Johnson, whose bite on this track was more a gentle peck, was out of luck. When he did find enough nip to zero one in on Broad's chin, Voges claimed the catch at short leg, only for reviews to show the ball had touched grass. As the Barmy Army whooped at Johnson's misfortune, or rose in mock admiration as he reached three figures - none for 111 was his worst Test return - he had the presence of mind to doff his cap or give a wry smile. Starc, struggling with an ankle injury that had him hobbling after each delivery, gained occasional swing, and a curate's-egg five for 114.
Australia sat down to lunch unscathed but, at 52, Warner edged Anderson. The ball seemed to have shot past the slips when Cook held a blinding catch. After Smith had crashed three of his first four balls from Ali for four - both teams tried to target the spinner - he again shimmied up the wicket. Ali saw his intent and speared the ball down the leg side. Desperate to avoid being stumped, Smith got in a tangle and popped the ball to short mid-on. It was intelligent captaincy from Cook, who had persisted with Ali - and stationed himself for the miscue.
Rogers was in a rut too, if a happier one than Ballance or Bell, since his problem was not scoring runs, but reaching three figures. His polished innings ended on 95 when he nibbled at one angled across him by the inventive Wood, making Rogers the first to hit seven successive Test fifties without converting any into a hundred. At 180 for three or 207 for four, neither side held an advantage. But late on the second evening Stokes nudged England ahead when Voges chased a widish one that stalled a little. At the close, Australia were five down for 264.
Next day, England quelled all doubt over who was bossing this Test. Much depended on Watson, but - in a form of words that has appeared in many a match report - he played in front of his pads, was given out lbw, and squandered a review trying to overturn the decision. Six years earlier, Australia had cornered the market with four centuries here. Now they hoarded a feebler commodity: never in Tests had Nos 3-6 all been dismissed in the thirties. In 75 minutes of immaculate bowling on the third morning, England sliced through Australia's last five wickets for 44, ensuring a handy lead of 122.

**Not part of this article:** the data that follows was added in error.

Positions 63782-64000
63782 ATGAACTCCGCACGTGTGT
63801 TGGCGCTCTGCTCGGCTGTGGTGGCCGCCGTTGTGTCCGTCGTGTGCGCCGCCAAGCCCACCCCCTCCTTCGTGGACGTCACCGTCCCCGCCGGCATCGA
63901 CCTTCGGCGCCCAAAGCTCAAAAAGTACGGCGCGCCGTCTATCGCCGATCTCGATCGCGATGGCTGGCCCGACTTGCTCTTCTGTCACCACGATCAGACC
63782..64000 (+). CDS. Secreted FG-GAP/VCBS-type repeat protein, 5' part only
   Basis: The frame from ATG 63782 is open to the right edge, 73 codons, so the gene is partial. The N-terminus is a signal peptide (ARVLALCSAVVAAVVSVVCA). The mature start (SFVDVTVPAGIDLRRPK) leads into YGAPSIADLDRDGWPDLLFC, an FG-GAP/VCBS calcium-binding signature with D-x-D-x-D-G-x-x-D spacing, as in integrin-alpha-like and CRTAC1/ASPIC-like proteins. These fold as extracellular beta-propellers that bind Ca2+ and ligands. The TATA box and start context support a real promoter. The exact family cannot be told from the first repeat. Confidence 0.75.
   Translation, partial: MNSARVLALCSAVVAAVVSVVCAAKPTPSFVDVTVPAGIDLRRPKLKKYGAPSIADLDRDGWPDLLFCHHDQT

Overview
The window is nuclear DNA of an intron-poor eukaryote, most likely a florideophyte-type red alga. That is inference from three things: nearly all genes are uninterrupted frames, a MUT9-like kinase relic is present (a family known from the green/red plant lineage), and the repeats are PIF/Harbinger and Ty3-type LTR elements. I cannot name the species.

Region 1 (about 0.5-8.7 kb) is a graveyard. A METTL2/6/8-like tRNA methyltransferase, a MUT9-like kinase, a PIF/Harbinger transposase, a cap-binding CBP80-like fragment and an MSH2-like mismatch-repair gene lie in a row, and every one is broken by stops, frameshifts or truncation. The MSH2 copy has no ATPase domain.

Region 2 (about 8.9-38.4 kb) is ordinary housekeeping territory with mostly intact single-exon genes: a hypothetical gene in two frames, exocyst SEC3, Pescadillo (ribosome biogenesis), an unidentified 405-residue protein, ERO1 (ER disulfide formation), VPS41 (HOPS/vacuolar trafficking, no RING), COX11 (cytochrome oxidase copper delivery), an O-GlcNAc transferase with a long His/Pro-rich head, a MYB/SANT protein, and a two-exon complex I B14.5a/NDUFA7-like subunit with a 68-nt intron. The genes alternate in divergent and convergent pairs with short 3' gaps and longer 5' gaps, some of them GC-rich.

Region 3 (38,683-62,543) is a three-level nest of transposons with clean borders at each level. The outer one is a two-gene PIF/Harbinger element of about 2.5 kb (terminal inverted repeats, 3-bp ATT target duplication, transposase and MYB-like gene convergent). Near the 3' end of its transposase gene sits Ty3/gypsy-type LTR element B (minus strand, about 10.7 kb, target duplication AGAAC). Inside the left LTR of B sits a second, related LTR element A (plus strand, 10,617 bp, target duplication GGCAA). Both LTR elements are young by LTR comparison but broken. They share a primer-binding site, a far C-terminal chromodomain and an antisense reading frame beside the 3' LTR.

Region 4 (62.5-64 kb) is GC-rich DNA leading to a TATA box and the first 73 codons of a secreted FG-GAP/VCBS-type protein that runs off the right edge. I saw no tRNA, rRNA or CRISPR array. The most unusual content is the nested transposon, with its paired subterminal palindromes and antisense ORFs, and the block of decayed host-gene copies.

Not that everything flowed their way. Cook, persisting with his aggressive approach, fell before lunch and then, in a torrid spell after the resumption, Hazlewood removed Ballance for a duck, undone by one that reared. Bell knew he would get a working over, but the longer he survived, the more his old elegance returned. In one 20-ball sequence, he and Lyth added 41. At tea, with seven sessions left in the game, England led by 271 for the loss of three, Root again hinting that an army of fielders would not stop him gathering runs, so exquisite was his placement.
The scoring-rate over the first two days had been above four, and the third day zipped merrily along too. For a sell-out crowd soaking up warm summer sun and cool Welsh beer, it was perfect entertainment. And in a fit of bonhomie they even applauded Johnson when - having racked up 160 runs for no reward - he seamed one into Bell's off stump. Meanwhile the good ship Root sailed serenely on: for the third time in his last six Tests, he shot past 50 in both innings.